Saturday’s matchup with Pittsburgh, certainly one the marquee games of the weekend, was tight the whole way. Though Madison never trailed in the first half and built a lead as large as four, the hometown Thunderbirds fought back and took a lead late in the third. At 16-all into the fourth, it was anybody’s game. Looking back on it, though, Pittsburgh realized they missed out on a critical opportunity late in the third.
Highlights from June 17 between Madison and Pittsburgh.
“The end of the third quarter was where we lost it,” said Pittsburgh’s Aaron Watson matter-of-factly. “We were up [16-15] with about a minute to go. They torched us up the force sideline in about 30 seconds. We then got the disc and worked it two-thirds down the field, threw something up, but KPS [Kevin Pettit-Scantling] easily D’d it. They got the disc to start the fourth and basically held serve the rest of the way.”
Watson was competing in his second game of the season for the Thunderbirds after missing most of the year while traveling through Asia. He reached out to Thunderbirds Coach David Hogan a few weeks before returning from his excursions through Thailand, Vietnam, Singapore, Hong Kong, Indonesia, Malaysia, and Taiwan. His presence was a boon for the Thunderbirds, but somehow it was a Radical who recently returned from Asia who would make arguably the biggest play down the stretch.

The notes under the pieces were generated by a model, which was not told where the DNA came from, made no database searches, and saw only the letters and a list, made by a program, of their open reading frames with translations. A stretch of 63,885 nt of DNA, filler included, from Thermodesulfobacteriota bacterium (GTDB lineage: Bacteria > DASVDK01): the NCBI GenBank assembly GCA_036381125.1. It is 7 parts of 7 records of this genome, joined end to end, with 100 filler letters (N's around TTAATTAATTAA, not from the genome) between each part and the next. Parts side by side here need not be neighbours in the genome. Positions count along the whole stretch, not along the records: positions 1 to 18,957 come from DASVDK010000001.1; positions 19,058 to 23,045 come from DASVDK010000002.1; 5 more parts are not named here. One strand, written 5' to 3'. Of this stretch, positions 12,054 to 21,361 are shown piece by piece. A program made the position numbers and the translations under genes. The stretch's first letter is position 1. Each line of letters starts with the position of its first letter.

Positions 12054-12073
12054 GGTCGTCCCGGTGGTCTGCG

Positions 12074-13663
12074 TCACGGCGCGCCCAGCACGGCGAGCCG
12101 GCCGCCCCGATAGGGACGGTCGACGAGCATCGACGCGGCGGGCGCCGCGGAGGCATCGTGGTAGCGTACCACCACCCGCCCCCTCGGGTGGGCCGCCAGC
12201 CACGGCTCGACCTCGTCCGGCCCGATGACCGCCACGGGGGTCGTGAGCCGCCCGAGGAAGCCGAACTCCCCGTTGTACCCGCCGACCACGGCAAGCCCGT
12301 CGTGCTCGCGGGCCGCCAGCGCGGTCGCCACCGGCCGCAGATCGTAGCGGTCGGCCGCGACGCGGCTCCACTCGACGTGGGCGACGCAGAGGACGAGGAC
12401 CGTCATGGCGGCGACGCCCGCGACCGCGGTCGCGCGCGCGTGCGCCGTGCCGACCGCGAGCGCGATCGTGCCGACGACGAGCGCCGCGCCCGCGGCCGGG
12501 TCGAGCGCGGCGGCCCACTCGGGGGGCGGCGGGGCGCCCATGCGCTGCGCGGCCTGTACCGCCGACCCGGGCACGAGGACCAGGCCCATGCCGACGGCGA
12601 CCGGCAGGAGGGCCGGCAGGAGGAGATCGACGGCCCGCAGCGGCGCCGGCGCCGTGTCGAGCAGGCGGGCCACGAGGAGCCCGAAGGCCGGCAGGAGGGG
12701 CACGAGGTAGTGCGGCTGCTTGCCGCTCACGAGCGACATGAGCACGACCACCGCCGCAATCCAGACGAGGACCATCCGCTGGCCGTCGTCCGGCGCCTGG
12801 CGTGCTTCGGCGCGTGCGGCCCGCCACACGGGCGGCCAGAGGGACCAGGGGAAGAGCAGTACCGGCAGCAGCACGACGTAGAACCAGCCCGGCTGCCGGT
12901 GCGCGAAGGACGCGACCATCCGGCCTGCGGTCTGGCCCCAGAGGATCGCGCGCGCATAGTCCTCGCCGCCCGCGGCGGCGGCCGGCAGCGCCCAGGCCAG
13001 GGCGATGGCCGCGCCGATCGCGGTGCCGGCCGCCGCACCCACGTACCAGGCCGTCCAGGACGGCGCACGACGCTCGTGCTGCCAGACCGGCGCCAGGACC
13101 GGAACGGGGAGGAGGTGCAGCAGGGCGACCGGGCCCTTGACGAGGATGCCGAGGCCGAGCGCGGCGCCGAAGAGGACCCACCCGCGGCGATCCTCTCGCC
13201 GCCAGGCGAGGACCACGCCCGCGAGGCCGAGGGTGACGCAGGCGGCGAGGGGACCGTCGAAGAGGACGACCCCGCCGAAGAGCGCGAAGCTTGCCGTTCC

To start the fourth quarter, Pittsburgh answered the first three Madison holds, and the game was tied at 17, 18, and 19. But after taking a 20-19 lead, the Radicals capitalized on a Thunderbirds miscue when Adam Drews, back in the U.S. after living in South Korea for several months, reminded everyone in the Midwest of his handling abilities after a turn.
“[Drews] threw a pinpoint deep huck goal for what ended up being the difference maker,” said Madison’s Andrew Meshnick, who caught Drews’ shot that made the score 21-19.
With that critical break in hand, the Radicals O-line, which played perhaps its best overall game of the season, took care of the rest.
“Our O-line was 3-for-4 on timeout conversions against Pitt,” said Pettit-Scantling. “They were also tasked to maintain possession with a minute left on the clock against a tenacious D-line that didn’t give an inch. Our O-line throwers had to hit tiny windows to hold. When the final pass was caught with five seconds left, we went nuts, emptied the benches, and cheered. It was a big win for this team.”